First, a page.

Lord Ackner: My Lords, I attached my name in support of this amendment because I was satisfied that it advanced what is meant to be the desideratum in the Bill; improving access for the public. If the amendment is not accepted there will be a gradual restriction on the public in regard to the lawyers they can consult, a restriction that will be unjustified because the terms of the amendment presuppose that solicitors who are available, or wish to be available, will have passed all the necessary competency requirements. For those reasons I support the amendment.

Lord Hacking: My Lords, my noble and learned friend on Second Reading was at pains to emphasise the enormous importance of the quality of service that litigants should have in the conduct of their litigation. The noble and learned Lord said that one way of achieving that quality of service was for solicitors' firms that wished to offer legal services to enter into contracts with the commission. I venture to suggest that the most important test that the commission should apply, when considering an application from a law firm to enter into a contract, is to see whether such a firm has the quality of service that the litigant has every right to seek and obtain.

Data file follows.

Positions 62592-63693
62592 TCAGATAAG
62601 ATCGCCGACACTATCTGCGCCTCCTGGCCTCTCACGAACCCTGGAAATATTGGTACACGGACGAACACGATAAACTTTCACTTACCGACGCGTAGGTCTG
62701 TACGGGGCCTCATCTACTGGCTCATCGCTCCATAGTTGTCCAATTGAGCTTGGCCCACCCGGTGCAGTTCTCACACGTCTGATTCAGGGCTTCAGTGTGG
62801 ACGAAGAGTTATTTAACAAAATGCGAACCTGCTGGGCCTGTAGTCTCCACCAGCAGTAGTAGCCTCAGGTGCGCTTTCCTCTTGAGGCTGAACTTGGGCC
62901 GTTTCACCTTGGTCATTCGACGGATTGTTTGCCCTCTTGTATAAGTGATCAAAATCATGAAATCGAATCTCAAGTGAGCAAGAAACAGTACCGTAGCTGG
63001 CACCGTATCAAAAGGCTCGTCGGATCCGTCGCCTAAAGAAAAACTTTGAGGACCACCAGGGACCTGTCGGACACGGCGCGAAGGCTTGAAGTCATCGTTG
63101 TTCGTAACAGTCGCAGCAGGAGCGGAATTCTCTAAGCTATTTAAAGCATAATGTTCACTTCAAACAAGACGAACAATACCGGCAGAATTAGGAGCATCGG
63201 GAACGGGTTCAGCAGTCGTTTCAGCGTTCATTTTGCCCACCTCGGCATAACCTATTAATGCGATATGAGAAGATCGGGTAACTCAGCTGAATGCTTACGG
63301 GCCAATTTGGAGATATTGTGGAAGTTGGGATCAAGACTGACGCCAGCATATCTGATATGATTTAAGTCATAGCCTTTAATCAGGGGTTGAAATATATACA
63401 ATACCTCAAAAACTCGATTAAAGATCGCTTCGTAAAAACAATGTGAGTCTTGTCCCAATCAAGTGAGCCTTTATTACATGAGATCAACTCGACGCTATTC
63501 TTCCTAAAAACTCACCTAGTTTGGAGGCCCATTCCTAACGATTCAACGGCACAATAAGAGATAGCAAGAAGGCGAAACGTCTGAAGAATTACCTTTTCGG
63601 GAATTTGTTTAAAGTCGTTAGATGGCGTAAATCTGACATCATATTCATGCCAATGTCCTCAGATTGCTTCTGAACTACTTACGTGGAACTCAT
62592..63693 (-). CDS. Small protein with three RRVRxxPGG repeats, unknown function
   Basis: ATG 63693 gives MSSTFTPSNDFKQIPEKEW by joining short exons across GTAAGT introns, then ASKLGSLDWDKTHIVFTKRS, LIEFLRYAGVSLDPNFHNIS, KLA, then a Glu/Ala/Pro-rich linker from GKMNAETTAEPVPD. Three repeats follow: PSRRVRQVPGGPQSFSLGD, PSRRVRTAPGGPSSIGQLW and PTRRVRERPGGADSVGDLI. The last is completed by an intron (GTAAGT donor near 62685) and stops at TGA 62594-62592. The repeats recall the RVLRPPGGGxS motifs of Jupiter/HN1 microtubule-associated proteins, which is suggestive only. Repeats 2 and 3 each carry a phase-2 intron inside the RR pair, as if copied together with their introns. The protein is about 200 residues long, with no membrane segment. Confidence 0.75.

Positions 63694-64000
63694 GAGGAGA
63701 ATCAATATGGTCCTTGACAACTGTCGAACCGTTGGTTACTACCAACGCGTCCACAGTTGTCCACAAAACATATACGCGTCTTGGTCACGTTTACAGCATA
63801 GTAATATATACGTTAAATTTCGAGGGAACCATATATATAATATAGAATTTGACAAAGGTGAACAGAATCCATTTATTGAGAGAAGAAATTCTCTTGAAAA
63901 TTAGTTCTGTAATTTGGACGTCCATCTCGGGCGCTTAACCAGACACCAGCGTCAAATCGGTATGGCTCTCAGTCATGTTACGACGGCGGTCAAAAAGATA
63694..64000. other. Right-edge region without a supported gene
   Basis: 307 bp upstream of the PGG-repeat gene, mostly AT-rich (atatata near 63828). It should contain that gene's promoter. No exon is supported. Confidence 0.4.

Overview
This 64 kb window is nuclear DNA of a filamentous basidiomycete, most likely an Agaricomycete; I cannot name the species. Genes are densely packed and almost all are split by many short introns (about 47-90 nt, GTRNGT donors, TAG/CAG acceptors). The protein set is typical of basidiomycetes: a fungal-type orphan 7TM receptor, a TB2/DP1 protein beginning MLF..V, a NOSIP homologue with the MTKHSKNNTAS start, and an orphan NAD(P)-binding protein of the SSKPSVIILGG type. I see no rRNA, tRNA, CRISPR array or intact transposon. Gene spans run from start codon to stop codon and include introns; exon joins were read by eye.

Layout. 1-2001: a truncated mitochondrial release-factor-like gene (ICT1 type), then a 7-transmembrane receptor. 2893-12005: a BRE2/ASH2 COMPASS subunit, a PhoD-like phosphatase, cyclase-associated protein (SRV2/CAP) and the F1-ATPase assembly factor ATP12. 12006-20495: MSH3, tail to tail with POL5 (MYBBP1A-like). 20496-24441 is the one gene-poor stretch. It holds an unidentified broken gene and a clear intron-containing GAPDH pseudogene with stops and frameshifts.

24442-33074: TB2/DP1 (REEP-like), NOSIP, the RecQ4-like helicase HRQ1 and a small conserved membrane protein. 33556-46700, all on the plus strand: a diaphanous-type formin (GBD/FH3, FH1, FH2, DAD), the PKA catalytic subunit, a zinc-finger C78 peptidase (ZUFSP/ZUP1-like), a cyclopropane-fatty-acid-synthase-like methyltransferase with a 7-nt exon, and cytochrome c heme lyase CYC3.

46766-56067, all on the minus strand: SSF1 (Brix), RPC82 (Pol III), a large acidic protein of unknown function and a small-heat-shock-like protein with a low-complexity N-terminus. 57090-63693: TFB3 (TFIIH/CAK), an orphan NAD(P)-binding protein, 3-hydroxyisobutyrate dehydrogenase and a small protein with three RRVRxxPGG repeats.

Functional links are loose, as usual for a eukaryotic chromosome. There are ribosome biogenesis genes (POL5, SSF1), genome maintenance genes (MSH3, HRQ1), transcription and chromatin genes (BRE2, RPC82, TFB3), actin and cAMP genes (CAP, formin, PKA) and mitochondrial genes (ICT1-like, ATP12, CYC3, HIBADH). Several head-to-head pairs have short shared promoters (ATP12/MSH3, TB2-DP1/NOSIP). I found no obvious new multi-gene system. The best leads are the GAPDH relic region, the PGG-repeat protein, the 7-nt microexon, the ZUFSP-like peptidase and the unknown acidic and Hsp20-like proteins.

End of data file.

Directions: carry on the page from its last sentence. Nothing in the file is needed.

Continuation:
The noble Lord, Lord Phillips of Sudbury, specifies in his amendment a requirement that persons offering those services should meet standards set by the commission. Although he did not give details I understand that he has in mind the quality of service that a particular firm can provide. The noble Lord kindly nods in acknowledgment of the point I make. The

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amendment specifies that those persons and bodies may provide services on terms,

    "as to remuneration and otherwise, set by contract or by regulations".